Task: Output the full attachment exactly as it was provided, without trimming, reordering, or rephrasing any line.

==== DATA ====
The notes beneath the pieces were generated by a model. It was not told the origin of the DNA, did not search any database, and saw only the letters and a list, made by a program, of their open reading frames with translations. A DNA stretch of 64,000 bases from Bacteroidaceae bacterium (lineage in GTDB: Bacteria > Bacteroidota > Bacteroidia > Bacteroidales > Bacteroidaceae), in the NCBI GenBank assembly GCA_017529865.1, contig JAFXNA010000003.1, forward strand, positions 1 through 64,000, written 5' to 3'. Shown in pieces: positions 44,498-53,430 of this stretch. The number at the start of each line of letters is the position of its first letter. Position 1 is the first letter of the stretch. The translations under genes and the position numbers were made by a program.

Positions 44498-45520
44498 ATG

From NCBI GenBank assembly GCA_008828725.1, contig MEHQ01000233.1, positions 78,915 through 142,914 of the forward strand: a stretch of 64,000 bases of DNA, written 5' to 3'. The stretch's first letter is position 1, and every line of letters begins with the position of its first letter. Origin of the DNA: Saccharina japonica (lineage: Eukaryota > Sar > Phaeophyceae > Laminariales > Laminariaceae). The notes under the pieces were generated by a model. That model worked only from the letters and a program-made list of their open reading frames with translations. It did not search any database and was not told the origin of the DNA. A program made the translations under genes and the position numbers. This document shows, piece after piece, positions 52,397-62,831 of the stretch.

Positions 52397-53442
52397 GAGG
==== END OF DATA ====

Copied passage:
The notes beneath the pieces were generated by a model. It was not told the origin of the DNA, did not search any database, and saw only the letters and a list, made by a program, of their open reading frames with translations. A DNA stretch of 64,000 bases from Bacteroidaceae bacterium (lineage in GTDB: Bacteria > Bacteroidota > Bacteroidia > Bacteroidales > Bacteroidaceae), in the NCBI GenBank assembly GCA_017529865.1, contig JAFXNA010000003.1, forward strand, positions 1 through 64,000, written 5' to 3'. Shown in pieces: positions 44,498-53,430 of this stretch. The number at the start of each line of letters is the position of its first letter. Position 1 is the first letter of the stretch. The translations under genes and the position numbers were made by a program.

Positions 44498-45520
44498 ATG

From NCBI GenBank assembly GCA_008828725.1, contig MEHQ01000233.1, positions 78,915 through 142,914 of the forward strand: a stretch of 64,000 bases of DNA, written 5' to 3'. The stretch's first letter is position 1, and every line of letters begins with the position of its first letter. Origin of the DNA: Saccharina japonica (lineage: Eukaryota > Sar > Phaeophyceae > Laminariales > Laminariaceae). The notes under the pieces were generated by a model. That model worked only from the letters and a program-made list of their open reading frames with translations. It did not search any database and was not told the origin of the DNA. A program made the translations under genes and the position numbers. This document shows, piece after piece, positions 52,397-62,831 of the stretch.

Positions 52397-53442
52397 GAGG